There are tantalising hints of cases never to be known (“[Carylye] said that they once failed to stop a jewel robbery because the jeweller neglected to wipe his shoes on the shop doormat, as Mr. Carrados had told him to do…”), and he also, as the final lines of ‘Brookbend Cottage’ show, understands women about as well as Holmes. I lay this at Carrados’ feet since Bramah’s own awareness of the inequality of the society in which women were compelled to function (see below) surely makes this more a failing of creation rather than creator…right?
Other facets of his personality really do compel him as more than mere pastiche, however. The magnanimity with which he appears to accept his blindness is something to behold, with Bramah lacking perhaps the insight of Baynard Kendrick where the condition is concerned, but nailing Carrados’ contentment despite his situation. “It always amused him to have people explain how much more he would learn if he had eyes” we’re told at one stage, and the way his own lack of vision compensates by allowing him to consider things the sighted criminals overlook (a telling pause in a footstep, the smell of lavender on a glove) is well-devised. Equally, the man’s moral character is found in his opposition to the death penalty (“The best use you can make of the gallows is to cheat it, Louis… Have you ever reflected what human beings will think of us a hundred years hence?”) and the almost Chestertonian belief that not every criminal is beyond redemption or deserves punishment.
Bramah’s feet are firmly bedded in the familiar, then, but he has more than a few innovations to bring to the Great Detective. First, there is legitimate humour in his writing — in the private moments of character (Carlyle “sipping…black coffee and wondering privately whether it was really very good or very bad,” tickled me especially), in moments of characterisation (“Parkinson’s apologetic eye swept the visitor from head to foot, but so lightly and swiftly that it conveyed to that gentleman the comparison of being very deftly dusted.”), and also in legitimate, open badinage:
[Carrados] slackened his pace. “We are passing a hoarding, are we not?”
“We will stand here a moment. Read me the letterpress of the poster before us.”
“This ‘Oxo’ one, sir?”
See also how quickly Carlyle and Carrados fall into similar habits. Their entire investigative endeavour only gets going, after all, because the former decides showing up his one-time confrère’s misguided arrogance will be a good way of “getting even with Carrados” — taking no pity on a man he has only just discovered to be blind. And the amateur’s trenchant sniping at his professional colleague has none of Holmes’ condescension about it:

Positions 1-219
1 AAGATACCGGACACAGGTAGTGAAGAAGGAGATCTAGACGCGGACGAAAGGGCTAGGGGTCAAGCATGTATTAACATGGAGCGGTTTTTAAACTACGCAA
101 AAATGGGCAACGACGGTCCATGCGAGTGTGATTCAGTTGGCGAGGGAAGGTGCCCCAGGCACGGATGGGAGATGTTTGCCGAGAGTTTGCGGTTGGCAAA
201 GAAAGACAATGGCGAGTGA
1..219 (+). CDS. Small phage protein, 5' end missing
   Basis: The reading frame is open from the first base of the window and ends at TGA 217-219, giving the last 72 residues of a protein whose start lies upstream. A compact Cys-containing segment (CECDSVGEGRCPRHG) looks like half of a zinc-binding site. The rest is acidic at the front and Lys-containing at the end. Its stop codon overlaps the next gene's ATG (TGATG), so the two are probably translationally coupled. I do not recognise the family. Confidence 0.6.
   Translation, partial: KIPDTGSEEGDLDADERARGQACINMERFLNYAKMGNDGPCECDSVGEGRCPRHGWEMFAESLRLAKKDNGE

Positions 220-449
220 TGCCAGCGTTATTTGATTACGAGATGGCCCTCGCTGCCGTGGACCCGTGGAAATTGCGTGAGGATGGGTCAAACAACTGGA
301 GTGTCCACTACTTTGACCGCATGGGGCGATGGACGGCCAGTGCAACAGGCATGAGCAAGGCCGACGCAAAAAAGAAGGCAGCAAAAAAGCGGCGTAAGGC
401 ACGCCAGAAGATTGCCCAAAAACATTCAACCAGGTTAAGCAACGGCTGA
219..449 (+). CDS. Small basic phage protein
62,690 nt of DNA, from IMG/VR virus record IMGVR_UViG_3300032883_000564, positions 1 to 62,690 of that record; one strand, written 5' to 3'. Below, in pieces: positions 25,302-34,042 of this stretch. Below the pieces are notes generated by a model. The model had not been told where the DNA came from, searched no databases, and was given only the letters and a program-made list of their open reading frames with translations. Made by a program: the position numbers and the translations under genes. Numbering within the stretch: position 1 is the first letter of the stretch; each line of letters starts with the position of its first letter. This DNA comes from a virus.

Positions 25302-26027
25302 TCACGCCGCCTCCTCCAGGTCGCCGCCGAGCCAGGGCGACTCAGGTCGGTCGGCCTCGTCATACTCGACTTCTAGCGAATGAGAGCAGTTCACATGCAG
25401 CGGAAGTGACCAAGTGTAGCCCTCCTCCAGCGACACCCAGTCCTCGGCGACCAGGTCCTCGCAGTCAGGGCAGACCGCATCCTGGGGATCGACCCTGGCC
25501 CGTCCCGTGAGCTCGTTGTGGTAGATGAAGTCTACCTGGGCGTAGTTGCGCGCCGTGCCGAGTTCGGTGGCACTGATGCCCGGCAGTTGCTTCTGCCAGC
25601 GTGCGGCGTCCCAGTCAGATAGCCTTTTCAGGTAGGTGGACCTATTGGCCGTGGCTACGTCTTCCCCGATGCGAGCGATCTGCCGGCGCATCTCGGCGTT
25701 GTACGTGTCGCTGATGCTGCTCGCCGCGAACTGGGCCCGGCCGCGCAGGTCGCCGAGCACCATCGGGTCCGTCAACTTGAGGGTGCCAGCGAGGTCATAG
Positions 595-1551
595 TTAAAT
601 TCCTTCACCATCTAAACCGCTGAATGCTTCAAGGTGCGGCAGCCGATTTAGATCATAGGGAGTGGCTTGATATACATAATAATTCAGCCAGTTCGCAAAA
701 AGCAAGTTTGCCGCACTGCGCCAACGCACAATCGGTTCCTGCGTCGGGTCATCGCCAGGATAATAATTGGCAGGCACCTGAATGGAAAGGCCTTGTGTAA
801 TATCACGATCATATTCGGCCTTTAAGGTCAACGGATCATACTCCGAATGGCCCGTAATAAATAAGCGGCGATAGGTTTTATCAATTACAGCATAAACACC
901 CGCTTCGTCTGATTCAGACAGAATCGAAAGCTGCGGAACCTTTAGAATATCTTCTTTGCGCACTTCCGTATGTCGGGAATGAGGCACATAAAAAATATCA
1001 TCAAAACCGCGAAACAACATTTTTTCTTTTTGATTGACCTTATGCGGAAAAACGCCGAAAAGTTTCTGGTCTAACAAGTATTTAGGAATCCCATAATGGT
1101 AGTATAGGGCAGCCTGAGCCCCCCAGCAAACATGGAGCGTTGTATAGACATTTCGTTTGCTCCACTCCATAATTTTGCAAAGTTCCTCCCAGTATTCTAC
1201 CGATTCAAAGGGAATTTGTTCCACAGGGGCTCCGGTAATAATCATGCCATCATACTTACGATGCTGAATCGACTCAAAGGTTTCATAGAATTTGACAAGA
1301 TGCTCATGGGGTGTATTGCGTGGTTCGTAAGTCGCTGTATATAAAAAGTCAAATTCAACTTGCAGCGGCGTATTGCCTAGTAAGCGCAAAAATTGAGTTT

“What colour were his eyes?” asked Carrados.
“Upon my word, I never noticed,” admitted the other.
“Parkinson would have noticed.”
Indeed, Carrados pours out cold water on Carlyle’s eagerness time and again in the most delightful manner. See, for instance, his utterly gorgeous contempt upon learning of a missing necklace in ‘The Clever Mrs. Straithwaite’ (1913):
“Jewel cases are rarely either important or interesting. Pearl necklace mysteries, in nine cases out of ten, spring from the miasma of social pretence and vapid competition and only concern people who do not matter in the least. The only attractive thing about them is the name. They are so barren of originality that a criminological Linnæus could classify them with absolute nicety. I’ll tell you what, we’ll draw up a set of tables giving the solution to every possible pearl necklace case for the next twenty-one years.”
Additionally, Carrados is not above a manner of open-faced mendacity in order to achieve his aims. No donning of a disguise to dog his quarry here; instead, he brazenly requests that a telegram he wishes to read is resent to its addressee and then interrupts this second delivery to claim it as his own. A meta element of this may even be applied to the narratives themselves, such as in ‘The Tilling Shaw Mystery’ (1913) when we’re informed by our omniscient narrator that Carrados has been playing a mendacious game of his own and we aren’t being led down the route we might reasonably expect:
Afterwards, Carrados often recalled with grim pleasantry that the two absolutely vital points in the fabric of circumstantial evidence that was to exonerate her father and fasten the guilt upon another had dropped from the girl’s lips utterly by chance. But at the moment the facts themselves monopolised his attention.
More importantly, Bramah brings some genuinely complex plotting to his stories. The aforementioned pearl necklace mystery proves to be a quite strikingly elaborate piece of reversal and counter-reversal, and the wonderfully tortuous scheme to rob the world’s most secure safe in ‘The Last Exploit of Harry the Actor’, a.k.a. ‘The Great Safe Deposit Coup’ (1913) — though let down slightly by Carrados’ narration of an excess of detail where the villain’s manner and operation are concerned, pure Wellington — is ingeniously constructed and builds to a dénouement of absurd, delightful, comic opera proportions. More than that, his characters really do stand out — Stephanie Straithwaite especially — so that their actions and the results of them feel organic and satisfying rather than cudgelled into place so that a plot can happen.